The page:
Peace Report 2023 \ Still far from peace

Berlin, 12 June 2023.

Press release with the key recommen­dations of the Peace Report 2023

In the second year of Russia's war of aggression against Ukraine, there is no end in sight to the violence, and the global impli­cations are becoming increa­singly apparent. European NATO countries should prepare for long-term support for Ukraine. This is the assessment of Germany's leading peace and conflict research insti­tutes in their Peace Report 2023, presented today. The insti­tutes also recommend sanctioning the Wagner Group, expanding multi­lateral arms control, and streng­thening unstable societies in the Global South. The Peace Report 2023 presents clear recommen­dations for German policy after the "turn of the times".

Download the press release here.​

There will be no peace in Ukraine for a long time  - on the contrary, it is becoming apparent that the Russian invasion, which is against the inter­national law, will develop into a war of attrition that will continue for a long time. The leading German peace research institutes expressly warn against ceasing mili­tary support for Ukraine and to rely solely on nego­tiations, as  indi­vidual social groups in recent months demand. The conse­quence would be that Russia would continue its expan­sionist drive and the security situation would worsen throughout Europe, the researchers say. Weapons deli­veries and training assistance remain nece­ssary so that Ukraine can defend itself. At the same time, nego­tiations should already be prepared now, which should be linked to extensive security guarantees for Ukraine. The German government could play a central role in this and seek an inter­national nego­tiating ini­tiative.  

An increa­singly important role in violent conflicts worldwide is played by non-state armed mercenary armies, most notably the Russian Wagner Group. Since it often escapes the direct control of its clients, this group employs parti­cular  bruta­lity, under­minining inter­national peace missions and thus contri­buting to the desta­bilization of entire regions, such as in the Sahel. The German government, the peace research institutes demand, should classify the Wagner Group as a criminal group and place it on sanctions and wanted lists.

In 2022, global conflict levels remained high. Half of the armed conflicts took place in Africa. One in two intra-state conflicts there involved trans­nationally operating jihadist groups, such as the so-called Islamic State (IS).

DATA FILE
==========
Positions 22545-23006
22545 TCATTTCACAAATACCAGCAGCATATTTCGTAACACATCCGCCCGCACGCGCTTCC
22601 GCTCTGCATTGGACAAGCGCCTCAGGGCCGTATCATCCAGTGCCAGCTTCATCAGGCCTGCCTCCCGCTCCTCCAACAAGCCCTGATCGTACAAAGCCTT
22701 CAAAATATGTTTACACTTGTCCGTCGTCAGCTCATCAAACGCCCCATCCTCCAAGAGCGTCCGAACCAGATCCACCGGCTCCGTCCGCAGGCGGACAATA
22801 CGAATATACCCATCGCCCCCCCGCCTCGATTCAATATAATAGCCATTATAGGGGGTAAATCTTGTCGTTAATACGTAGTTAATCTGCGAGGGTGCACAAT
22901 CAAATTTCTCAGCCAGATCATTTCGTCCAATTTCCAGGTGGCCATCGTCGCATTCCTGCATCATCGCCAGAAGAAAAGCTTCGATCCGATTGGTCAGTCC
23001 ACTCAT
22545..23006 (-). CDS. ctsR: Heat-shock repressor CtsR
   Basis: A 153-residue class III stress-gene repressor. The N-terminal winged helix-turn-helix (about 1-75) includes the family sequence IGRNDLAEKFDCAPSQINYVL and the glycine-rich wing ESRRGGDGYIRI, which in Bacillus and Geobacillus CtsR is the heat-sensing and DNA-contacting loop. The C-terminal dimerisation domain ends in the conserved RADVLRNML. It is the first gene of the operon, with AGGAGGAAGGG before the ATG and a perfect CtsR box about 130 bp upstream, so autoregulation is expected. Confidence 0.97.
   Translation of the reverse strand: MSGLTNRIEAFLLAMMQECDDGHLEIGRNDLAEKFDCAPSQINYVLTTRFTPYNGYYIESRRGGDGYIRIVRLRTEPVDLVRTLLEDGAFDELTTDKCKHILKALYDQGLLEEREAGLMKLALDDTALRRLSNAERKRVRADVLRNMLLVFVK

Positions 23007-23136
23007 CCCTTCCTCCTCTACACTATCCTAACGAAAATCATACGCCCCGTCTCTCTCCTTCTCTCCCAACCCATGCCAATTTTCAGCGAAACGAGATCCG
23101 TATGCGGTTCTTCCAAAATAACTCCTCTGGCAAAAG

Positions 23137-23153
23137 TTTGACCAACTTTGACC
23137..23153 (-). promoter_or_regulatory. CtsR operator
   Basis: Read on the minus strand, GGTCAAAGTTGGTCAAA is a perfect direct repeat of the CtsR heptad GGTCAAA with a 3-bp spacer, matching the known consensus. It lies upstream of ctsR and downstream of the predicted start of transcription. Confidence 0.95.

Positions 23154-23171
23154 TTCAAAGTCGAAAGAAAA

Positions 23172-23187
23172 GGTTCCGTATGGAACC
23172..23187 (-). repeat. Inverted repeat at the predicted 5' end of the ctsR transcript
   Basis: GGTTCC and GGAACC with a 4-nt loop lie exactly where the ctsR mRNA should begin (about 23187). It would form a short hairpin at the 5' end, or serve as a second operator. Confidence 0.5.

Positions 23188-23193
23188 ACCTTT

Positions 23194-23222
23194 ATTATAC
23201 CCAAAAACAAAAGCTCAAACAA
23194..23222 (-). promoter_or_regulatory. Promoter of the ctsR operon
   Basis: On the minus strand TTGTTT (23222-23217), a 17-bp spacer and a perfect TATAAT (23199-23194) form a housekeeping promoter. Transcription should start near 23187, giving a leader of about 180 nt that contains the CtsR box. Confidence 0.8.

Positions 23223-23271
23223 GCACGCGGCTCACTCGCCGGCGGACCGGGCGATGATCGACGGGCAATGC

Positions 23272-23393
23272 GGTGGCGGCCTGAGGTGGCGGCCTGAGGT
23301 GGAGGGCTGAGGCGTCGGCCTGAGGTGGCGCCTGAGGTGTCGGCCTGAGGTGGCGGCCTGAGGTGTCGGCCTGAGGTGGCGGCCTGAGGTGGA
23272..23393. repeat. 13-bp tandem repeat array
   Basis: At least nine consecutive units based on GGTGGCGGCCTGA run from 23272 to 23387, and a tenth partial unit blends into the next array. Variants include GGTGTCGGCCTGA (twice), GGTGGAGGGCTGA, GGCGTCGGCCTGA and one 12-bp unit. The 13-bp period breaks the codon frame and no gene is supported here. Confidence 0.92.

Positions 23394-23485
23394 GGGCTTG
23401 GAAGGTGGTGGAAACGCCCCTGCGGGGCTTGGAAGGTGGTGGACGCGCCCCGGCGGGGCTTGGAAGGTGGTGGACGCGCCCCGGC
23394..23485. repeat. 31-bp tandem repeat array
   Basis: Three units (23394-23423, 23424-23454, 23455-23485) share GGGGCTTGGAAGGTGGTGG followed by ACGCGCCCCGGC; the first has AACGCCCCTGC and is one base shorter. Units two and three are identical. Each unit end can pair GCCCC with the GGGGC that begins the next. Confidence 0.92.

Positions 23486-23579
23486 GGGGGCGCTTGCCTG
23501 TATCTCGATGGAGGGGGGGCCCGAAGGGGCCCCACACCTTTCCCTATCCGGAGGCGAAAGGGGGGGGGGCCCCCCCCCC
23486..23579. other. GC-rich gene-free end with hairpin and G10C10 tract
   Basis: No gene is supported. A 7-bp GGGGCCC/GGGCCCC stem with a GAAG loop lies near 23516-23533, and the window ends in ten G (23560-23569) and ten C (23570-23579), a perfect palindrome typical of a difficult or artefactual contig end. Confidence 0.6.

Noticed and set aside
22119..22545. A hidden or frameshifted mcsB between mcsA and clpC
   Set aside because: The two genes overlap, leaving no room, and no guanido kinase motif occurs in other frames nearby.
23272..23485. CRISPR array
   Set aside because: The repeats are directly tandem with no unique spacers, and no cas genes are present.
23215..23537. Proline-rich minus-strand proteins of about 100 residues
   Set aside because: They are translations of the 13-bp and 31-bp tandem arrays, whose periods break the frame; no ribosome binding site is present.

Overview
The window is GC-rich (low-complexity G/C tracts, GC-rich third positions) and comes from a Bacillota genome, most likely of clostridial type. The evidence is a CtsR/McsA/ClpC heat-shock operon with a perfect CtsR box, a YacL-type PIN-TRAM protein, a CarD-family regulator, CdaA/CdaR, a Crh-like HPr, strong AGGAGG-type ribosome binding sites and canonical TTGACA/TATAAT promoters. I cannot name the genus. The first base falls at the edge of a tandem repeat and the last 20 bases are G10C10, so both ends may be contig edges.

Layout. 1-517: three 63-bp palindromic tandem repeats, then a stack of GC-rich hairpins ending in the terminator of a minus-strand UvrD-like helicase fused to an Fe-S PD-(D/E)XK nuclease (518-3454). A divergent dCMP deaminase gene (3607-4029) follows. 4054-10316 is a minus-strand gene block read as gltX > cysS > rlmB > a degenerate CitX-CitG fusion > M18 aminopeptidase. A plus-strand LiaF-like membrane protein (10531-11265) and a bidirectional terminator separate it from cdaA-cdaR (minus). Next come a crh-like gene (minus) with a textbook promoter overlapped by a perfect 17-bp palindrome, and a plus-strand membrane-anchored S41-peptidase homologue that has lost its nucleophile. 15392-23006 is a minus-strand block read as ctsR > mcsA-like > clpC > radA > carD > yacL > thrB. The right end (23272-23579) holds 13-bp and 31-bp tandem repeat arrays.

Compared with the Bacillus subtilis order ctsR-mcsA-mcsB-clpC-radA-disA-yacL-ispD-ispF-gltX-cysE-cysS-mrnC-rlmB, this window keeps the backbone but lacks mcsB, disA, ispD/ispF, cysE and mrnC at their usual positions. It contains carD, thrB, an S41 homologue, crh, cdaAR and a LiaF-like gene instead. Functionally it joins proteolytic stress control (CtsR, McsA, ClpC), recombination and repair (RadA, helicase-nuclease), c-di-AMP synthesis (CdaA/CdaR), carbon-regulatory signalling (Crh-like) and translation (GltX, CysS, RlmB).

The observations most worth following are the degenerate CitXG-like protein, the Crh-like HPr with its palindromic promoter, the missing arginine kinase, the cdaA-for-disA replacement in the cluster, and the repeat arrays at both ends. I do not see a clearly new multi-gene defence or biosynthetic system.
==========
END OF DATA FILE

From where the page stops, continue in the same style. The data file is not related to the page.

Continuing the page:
Increasing poverty, the effects of climate change and social pola­rization are further risks to peaceful coexis­tence in Germany, Europe and worldwide. In times of these multiple crises and complex challenges, a change of era understood purely in terms of defense policy, which relies primarily on the expansion of mili­tary capa­cities, would not be sufficient. On the one hand, develop­ment policy strategies must be developed to strengthen the resi­lience of parti­cularly vulnerable societies in the Global South and to guarantee the food security of the popu­lation. On the other hand, Western demo­cracies also need strategies to counteract social pola­rization and protect themselves against disin­formation campaigns and anti-demo­cratic ideo­logies.

Economic inte­gration cannot guarantee peace, but it can at least promote it if certain economic depen­dencies, for example in the energy sector, are avoided. The scientists therefore warn against hastily and uni­laterally reducing trade relations and economic inter­depen­dencies, e.g. between Western states and China. Nego­tiations, dialogue and trade should continue to serve as a means of securing peace. Isolating Russia in major inter­national orga­nizations would not be strategically expedient, despite the blatant breach of inter­national law vis-à-vis Ukraine. Parti­cularly in the current situation, inter­national forums for exchange such as the UN or the OSCE are urgently needed in order to engage in dialogue about de-escalation options and to be able to voice criticism.

In view of the tense global poli­tical situation, everything possible should be done to prevent an arms race and the further proli­feration of weapons of mass destruction and to reduce the risk of esca­lation. Among other things, it is important to ensure functioning commu­nications and the security of command and control structures, espe­cially in crisis situations. States that have not been at the center of arms control policy to date, such as Brazil, India or China, should be more closely involved than they have been to date.

The Peace Report 2023 calls for the more consistent imple­mentation of a value-oriented feminist foreign and deve­lopment policy. It must position itself more decisively than before and openly discuss dilemmas.

The Peace Report is available for download free of charge (in German):

Präsentation in Berlin // Presentation in Berlin

About the Peace Report

The Peace Report is the joint yearbook of the German Insti­tutes of Peace and Conflict Research (BICC / PRIF / IFSH / INEF). It has been published annually since 1987. Researchers from various disciplines inves­tigate the realities of conflicts in various countries around the world. Their analyses are the basis for the Editors’ Statement, which summa­rizes and assesses the results and formulates policy recommen­dations for peace and security policy in Germany and Europe.

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